I was out running yesterday, enjoying the warmer weather and trying to rack up my training miles for the Fairfield Half Marathon. I ran past another runner and my eyes were drawn to her fluorescent pink sneakers which, upon closer examination, I noticed were no ordinary sneakers but those with 5 toes! Really just a thin covering of her feet. I noticed how she gingerly ran over a gravel driveway and it got me wondering about the benefits of these skin-like running shoes and why they have become so popular. After much research online, I discovered that, not surprisingly, there are opposing opinions on the merits of barefoot running and minimalist shoes. Those in favor of barefoot running say that it is a much more natural way to run, the way our bodies were designed to run. The barefoot runner tends to land more on the mid-foot than with a heel strike, resulting in less impact on the heel and potentially fewer heel injuries than with running shoes. Podiatrists and the American Podiatric Medical Association on the other hand feel that barefoot running can cause injuries ranging from Achilles tendonitis to severe bruising of the soft tissue of the foot from landing on a rock. The argument from both sides is that there are not enough studies to support the merits of barefoot running or the merits of running in sneakers. Those against barefoot running argue that the few studies that have been conducted were sponsored by Vibram and Nike and are therefore skewed. One thing that both sides agree on is that whether you run barefoot or in sneakers, you should adjust your form accordingly to prevent injuries.
Barefoot running has enjoyed a lot of media coverage in recent years, especially since the launch of the book “Born to Run” by Christopher McDougall which chronicals the author’s quest to answer the question “Why does my foot hurt?” In search of an answer, Christopher McDougall sets off to find a tribe of the world's greatest distance runners and learn their secrets, and in the process shows us that everything we thought we knew about running is wrong. McDougall points out that 50-80% of runners in running shoes are injured every year.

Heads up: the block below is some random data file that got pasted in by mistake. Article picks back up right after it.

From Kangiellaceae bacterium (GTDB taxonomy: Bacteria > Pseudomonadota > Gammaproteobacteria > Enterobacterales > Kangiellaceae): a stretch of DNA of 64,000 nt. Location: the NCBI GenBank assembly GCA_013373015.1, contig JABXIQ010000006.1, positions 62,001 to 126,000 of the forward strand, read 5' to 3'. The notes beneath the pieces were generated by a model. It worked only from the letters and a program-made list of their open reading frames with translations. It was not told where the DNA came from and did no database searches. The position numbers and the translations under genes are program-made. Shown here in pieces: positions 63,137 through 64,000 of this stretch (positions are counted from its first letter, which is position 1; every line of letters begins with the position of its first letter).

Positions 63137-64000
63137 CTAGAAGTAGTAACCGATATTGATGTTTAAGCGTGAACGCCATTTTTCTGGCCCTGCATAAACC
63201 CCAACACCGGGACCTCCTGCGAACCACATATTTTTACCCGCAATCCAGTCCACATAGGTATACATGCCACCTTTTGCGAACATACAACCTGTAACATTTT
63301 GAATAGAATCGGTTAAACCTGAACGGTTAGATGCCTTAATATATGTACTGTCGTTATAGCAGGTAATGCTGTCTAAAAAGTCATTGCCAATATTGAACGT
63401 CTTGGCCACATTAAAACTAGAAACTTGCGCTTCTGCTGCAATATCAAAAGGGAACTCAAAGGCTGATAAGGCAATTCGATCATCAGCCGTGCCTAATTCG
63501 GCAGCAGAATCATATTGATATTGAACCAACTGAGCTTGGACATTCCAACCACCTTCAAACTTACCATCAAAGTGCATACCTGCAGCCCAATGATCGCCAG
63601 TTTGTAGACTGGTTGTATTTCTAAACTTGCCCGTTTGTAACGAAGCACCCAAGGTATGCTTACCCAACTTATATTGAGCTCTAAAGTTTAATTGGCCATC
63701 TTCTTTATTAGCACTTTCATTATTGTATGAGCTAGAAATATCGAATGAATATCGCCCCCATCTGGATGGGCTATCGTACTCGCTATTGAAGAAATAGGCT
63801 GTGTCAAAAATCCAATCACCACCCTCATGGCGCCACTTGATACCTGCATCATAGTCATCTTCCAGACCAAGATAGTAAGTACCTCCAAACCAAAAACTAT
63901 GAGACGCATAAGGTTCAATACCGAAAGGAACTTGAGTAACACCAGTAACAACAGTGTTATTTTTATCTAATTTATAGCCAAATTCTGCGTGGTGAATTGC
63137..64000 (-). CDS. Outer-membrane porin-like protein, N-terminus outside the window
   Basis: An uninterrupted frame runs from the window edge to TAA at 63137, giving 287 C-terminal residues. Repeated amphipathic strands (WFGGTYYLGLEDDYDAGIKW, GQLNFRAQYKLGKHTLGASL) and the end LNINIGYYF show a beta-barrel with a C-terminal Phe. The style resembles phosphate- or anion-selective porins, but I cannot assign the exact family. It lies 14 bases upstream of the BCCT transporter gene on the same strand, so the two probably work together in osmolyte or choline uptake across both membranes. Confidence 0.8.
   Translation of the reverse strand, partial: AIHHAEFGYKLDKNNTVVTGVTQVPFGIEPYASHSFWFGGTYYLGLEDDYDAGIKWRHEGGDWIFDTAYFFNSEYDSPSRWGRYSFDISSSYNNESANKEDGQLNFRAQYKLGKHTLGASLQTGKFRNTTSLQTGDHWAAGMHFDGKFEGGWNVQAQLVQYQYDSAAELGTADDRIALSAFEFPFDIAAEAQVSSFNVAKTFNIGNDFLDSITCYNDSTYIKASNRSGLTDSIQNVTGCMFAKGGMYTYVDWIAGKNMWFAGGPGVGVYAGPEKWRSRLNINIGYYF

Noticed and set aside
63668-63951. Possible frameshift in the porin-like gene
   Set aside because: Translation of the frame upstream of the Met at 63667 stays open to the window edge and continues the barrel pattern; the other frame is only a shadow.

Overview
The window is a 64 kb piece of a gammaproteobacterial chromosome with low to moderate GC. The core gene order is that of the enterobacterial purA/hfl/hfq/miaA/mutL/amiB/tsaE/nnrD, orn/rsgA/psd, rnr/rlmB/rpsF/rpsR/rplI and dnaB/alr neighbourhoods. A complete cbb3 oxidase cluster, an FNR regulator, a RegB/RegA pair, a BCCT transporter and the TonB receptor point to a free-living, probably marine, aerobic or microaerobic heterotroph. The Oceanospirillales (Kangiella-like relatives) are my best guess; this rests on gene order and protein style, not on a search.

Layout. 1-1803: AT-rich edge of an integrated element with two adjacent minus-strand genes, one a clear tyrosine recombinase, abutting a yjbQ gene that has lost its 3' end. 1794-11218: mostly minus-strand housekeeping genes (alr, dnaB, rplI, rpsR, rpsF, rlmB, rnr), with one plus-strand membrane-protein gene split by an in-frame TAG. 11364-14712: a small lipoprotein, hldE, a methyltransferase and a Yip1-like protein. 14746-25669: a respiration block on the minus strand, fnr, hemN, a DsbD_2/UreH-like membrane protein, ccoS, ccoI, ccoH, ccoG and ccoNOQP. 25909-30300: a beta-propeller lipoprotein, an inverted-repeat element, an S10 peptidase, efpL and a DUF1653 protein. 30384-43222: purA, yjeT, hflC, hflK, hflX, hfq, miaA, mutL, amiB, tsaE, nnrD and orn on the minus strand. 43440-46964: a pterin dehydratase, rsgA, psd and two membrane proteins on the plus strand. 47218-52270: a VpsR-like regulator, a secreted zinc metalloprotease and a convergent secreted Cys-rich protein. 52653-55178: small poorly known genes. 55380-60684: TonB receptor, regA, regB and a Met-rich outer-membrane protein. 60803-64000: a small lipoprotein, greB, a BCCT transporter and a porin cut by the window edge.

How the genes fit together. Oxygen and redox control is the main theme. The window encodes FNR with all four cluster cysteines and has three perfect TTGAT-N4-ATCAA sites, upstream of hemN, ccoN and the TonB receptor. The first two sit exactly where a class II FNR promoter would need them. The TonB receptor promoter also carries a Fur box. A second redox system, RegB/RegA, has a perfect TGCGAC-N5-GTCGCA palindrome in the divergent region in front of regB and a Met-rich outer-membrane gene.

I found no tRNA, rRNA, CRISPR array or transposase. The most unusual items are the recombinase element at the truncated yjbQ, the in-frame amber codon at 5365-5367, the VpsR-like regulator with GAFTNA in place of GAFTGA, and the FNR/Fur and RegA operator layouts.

Dr. Doug Richie, a Sports Podiatrist warns that running barefoot significantly changes your running style and unless you are conditioned and trained to run differently, you are likely to experience injuries.
The debate is likely to continue and heat up again now that running season is in full swing again with the warmer weather. Whatever your choice, it’s always a good idea to consult with a physician before embarking on something new and different!
If your golf swing is suddenly out of whack, you might be unconciously compensating for pain in your feet. The three most common foot problems that could be ruining your game are Arthritis, Heel Pain and Neuroma.
Arthritis is an inflammation and swelling of the cartilage and lining of the joints, generally accompanied by an increase in the fluid in the joints which can cause a stiffening of your ankle joint, leading to instability which will ultimately affect your swing. It can also cause pain in the joint of your big toe, hindering your ability to follow-through. Arthritis of the foot and ankle can be treated in many ways, including:
Heel Pain or Plantar Fasciitis is caused by the inflammation of the connective tissues on the bottom of the foot. It can be very painful, like a knife jabbing in your foot and can make it difficult to maintain a solid stance during your golf swing. The condition is often successfully treated with conservative measures, such as the use of anti-inflammatory medications, ice packs, stretching exercises, Orthotic devices, and physical therapy. Newer shockwave therapy is often used in severe cases that don't respond to more conservative treatments.